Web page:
14.  This coffee cake will keep at it’s best in a sealed container at room temperature for up to 5 days. Avoid storing the cake in the refrigerator as this will dry it out.

There’s a Moose…loose…aboot this hoose

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I recently managed to get my hands on what I predict will be a hit of 2015- Moose Maple Butter. It’s a delicious blend of “organic butter, Grade A maple syrup and a dash of sea-salt”- all the brain child of the wonderful Farrah. As a fan of maple syrup I cannot recommend this highly enough. Not quite the sticky OTT maple hit that you get from syrup, the butter and sea-salt counter what could be a sweetness overload to give a rich, velvety and utterly moreish spread.

absolutely

I tried it first at the weekend, smeared over some hot crumpets. I was in heaven! Anything so simple that tastes that divine is a must have in my book. Sadly I was too overcome with awe (okay, okay I was too busy smearing and stuffing my face) to remember to take a photograph of the crumpets, transformed into shining amulets whafting of sweet maple-y goodness. But fear not! I have not completely abandoned my baking vocation in favourite of crumpets. In addition to its ease of use straight from the jar, Moose Maple Butter also would appear to be a wonderful addition to any bakers list of ingredients.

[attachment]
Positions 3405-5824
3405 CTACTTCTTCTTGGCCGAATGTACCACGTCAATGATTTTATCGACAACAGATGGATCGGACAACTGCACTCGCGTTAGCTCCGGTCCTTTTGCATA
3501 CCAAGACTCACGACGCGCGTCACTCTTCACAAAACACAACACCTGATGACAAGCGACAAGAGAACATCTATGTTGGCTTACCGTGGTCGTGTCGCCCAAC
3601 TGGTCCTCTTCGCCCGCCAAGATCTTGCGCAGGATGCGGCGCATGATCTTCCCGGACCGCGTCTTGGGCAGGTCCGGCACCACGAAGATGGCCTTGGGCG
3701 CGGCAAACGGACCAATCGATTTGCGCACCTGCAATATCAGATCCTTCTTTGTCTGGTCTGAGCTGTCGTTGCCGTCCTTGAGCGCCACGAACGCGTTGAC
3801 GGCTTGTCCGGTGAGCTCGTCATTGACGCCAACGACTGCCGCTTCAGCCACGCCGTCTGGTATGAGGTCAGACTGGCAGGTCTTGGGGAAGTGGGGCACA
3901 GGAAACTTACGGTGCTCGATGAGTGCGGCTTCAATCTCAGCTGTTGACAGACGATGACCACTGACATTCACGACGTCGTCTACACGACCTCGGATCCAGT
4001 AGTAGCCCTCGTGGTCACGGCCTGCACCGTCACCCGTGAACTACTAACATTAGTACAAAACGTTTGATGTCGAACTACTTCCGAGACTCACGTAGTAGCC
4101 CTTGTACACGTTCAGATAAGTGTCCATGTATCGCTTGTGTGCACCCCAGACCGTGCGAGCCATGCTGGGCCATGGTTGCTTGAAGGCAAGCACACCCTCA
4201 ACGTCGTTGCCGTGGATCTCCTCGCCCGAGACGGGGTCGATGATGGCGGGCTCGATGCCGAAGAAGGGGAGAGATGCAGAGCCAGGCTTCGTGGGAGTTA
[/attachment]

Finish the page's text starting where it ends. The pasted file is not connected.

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Rather than go my usual route of cupcakes and soft bakes, I decided to try Moose Maple Butter out in cookies…but with a twist. Are you intrigued? If so carry on…

Maple Butter Cookies with prosciutto dust.

Maple Butter Cookies with prosciutto dust.

Maple Butter Cookies with prosciutto dust

These are my take on the all American breakfast favourite of pancakes, bacon and maple syrup. Crisp, mellow with a wonderful smoky saltiness from the prosciutto dust these are a great treat to snuggle down in front of the TV with. If made to a smaller size they also make a wonderfully different party bite.